Lisa Cerny

The German Environment Agency (UBA), together with the Federal Ministry for the Environment (BMUV), is not only the initiator of the German Ecodesign Award but also has a significant role in the evaluation and quality control of the submissions together with the project advisory board and the jury. In this short interview, Lisa Cerny, who has been in charge of the project from the beginning as an employee of the UBA, explains the standards of good design from an environmental point of view.

Please briefly introduce yourself and your tasks at UBA and tell us what you like about it.

I am an environmental scientist and have been working for 10 years at the German Environment Agency on sustainable consumption and ecodesign. Our work has the goal of spreading ecological product design as a design principle. To this end, we are setting up research projects and in this context we have also launched the German Ecodesign Award in 2012 together with the BMU. The work at the German Environment Agency is very complex. As a subordinate authority of the Federal Ministry for the Environment, our responsibilities include policy advice, public information and the enforcement of environmental legislation. In my case this means in concrete terms that I supervise research projects in the field of sustainable consumption, the results of which ultimately lead to policy recommendations and consumer information.

As an environmental expert, what are the most important aspects for you to reflect on in the design process? What criteria do you value most when evaluating a submission?

First question I ask myself when evaluating each submission is whether the product contributes in any way to environmental relief. This can be done, for example, by intelligent recycling, by replacing materials that are harmful to the environment, or even by replacing a product benefit with a service. We also attach importance to ensuring that the submissions are so well designed that they also take account of consumer behaviour and ideally contribute to the sustainable use of the product.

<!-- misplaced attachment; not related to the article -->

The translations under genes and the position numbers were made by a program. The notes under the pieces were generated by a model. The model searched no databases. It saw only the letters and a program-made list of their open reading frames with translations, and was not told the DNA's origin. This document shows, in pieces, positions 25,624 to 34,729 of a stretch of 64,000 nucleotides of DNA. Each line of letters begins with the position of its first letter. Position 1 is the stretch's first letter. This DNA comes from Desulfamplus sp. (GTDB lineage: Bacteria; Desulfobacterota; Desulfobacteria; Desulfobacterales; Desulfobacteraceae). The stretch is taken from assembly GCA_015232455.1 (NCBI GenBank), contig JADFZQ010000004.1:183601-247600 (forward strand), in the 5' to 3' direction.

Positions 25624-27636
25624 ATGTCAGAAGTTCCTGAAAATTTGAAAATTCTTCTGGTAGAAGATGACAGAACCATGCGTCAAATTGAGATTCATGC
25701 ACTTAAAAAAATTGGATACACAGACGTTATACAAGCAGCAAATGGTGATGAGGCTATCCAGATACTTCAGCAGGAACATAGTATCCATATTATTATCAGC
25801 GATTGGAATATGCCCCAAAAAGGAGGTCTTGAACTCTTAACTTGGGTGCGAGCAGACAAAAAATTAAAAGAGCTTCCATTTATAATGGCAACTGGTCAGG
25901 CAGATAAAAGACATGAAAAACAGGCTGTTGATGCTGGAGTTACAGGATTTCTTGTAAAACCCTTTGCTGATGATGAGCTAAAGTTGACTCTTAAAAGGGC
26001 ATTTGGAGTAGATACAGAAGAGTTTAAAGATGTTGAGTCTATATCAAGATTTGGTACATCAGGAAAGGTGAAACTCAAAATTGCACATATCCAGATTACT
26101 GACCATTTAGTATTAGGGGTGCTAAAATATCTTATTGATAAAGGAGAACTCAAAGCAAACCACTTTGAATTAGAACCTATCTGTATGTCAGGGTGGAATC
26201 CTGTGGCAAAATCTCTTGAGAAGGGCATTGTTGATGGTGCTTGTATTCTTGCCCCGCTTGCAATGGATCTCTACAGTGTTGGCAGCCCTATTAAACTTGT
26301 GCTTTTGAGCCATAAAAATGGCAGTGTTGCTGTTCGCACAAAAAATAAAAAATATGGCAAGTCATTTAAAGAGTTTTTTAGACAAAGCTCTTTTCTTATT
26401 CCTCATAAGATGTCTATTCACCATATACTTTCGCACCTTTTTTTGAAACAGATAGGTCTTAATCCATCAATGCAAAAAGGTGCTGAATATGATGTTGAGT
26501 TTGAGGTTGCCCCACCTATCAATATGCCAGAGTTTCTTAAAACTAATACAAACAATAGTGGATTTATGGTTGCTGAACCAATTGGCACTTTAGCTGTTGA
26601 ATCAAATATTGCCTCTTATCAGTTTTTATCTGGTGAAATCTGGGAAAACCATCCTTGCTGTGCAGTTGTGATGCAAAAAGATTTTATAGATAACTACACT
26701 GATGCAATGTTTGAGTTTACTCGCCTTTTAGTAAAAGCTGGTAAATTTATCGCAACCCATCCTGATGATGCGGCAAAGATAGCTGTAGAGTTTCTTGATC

The German Ecodesign Award celebrated its 10th anniversary in 2021. According to your observations, has there been any changes in the relevance of the topic of sustainable design?

Fortunately, the topic is becoming more and more present. In the meantime, certified products, such as textiles made of organic cotton, are no longer available only from selected retailers, but can also be found in a few discounters. In addition, we see a development in the submissions for the German Ecodesign Award from a pure product focus to recycling management and services. The topic of smart products is also becoming increasingly important.

Since its foundation in 1974, the German Environment Agency as a central scientific authority has been helping to make life in Germany more environmentally friendly. In addition to providing research and advisory support to the federal government, the UBA handle a wide range of environmental issues on a national and international level every day.